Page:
Naturally, I expect you will also be good examples to others, whatever their rank – not only in your good conduct and supportive approach but also by demonstrating your enjoyment of Freemasonry.

I hosted a dinner for Provincial and District Grand Masters. The support of and direction from your respective Provincial and District Grand Masters is paramount and I am pleased to hear how closely they, in turn, are working with the centre at Freemasons’ Hall. This inclusive approach is core to the future of the English Constitution.

I continue to hear of the good work done by the Provinces in their local communities and there is no better example than the help given to the victims of the recent floods, especially in the West Country. This good work was supported when I had the opportunity to visit two Provinces – in Gloucestershire, where I also attended their annual service in Gloucester Cathedral, and in Cornwall. I was impressed by the enthusiasm of the members I met in both.

Published in UGLE

Seven marathons in seven days

Bristol Freemason Bill Doody ran seven marathons in seven days in support of the Masonic Samaritan Fund (MSF) and the NSPCC. Fundraising on behalf of the Province of Bristol’s 2019 Festival Appeal for the MSF, he covered more than 183 miles in one week. Bill began his incredible challenge by running from Bristol to London, finishing off with the London Marathon on 13 April. 

He visited several lodges and attended meetings at Wiltshire, Berkshire, West Kent and Freemasons’ Hall in London. 

Go to for more information

Coming to the rescue in flooded areas

Working with the Provinces,  the Grand Charity has been  providing help to those in  need following winter floods

 The start of 2014 saw the wettest January reported since records began, and the severe weather continued into February, causing widespread damage. Entire villages were cut off and thousands of people had to abandon their homes and businesses. It is estimated that more than five thousand properties were flooded, with many underwater for up to six weeks.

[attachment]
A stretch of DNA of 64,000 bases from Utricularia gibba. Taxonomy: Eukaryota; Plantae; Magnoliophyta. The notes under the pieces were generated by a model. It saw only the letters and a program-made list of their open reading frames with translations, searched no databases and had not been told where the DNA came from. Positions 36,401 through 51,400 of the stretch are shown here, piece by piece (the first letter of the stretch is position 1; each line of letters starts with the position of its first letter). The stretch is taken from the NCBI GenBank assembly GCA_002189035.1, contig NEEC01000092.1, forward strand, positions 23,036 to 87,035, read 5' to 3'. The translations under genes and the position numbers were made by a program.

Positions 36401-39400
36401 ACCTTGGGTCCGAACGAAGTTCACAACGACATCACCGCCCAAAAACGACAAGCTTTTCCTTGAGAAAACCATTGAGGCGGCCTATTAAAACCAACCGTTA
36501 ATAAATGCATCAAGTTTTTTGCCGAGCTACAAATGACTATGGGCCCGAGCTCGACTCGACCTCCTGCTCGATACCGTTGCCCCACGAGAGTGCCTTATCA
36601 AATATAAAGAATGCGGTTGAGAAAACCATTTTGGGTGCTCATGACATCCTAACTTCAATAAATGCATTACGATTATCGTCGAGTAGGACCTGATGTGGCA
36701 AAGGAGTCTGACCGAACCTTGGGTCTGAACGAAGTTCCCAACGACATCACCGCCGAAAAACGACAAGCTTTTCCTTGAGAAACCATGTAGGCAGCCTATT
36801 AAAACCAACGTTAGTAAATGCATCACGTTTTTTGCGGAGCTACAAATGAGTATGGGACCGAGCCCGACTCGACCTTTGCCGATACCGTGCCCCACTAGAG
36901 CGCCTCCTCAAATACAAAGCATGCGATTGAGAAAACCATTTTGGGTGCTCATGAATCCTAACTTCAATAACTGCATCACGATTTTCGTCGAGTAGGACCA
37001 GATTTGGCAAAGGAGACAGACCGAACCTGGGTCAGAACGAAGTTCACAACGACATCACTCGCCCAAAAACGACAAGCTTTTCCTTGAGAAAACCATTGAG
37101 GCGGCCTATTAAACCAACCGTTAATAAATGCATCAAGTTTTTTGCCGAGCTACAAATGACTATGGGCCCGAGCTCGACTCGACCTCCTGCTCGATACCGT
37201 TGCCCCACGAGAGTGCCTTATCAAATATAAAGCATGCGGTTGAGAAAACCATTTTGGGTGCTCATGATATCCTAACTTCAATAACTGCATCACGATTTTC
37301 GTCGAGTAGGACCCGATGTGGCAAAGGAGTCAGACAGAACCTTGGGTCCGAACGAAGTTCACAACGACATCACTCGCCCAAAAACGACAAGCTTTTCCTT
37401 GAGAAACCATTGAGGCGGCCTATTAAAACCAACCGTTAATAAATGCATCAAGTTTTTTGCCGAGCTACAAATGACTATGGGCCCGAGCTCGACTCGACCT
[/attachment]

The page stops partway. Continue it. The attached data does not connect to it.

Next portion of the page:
Richard Hone, QC, President of the Grand Charity, said: ‘The thousands of people whose homes were flooded have had their lives turned upside down. Not only do they face financial hardship as a result, they also face tremendous emotional difficulties as so much of what they held close to their hearts may have been lost. Months of living in temporary accommodation while they coordinate repairs to their homes will take a tremendous toll on their well-being. We should not forget how damaging the floods have been to people’s lives, and why it is so important that we help.’

 Provincial network

The Freemasons’ Grand Charity liaised with Provinces in affected regions to work out the best way to deliver support. Provincial funding efforts in Somerset, Berkshire, Devonshire and West Wales were matched with grants totalling £12,500. In addition, two emergency grants were issued in February 2014. 

The first, for £25,000, was donated to the Somerset Community Foundation via the Provincial Grand Lodge of Somerset. A second grant of £20,000 was awarded to the British Red Cross to help fund its relief efforts across England and Wales. 

In addition, Freemasons across the country rallied together and generously contributed to fundraising efforts in the Provinces of Essex and Somerset, whose appeals have so far raised more than £185,000.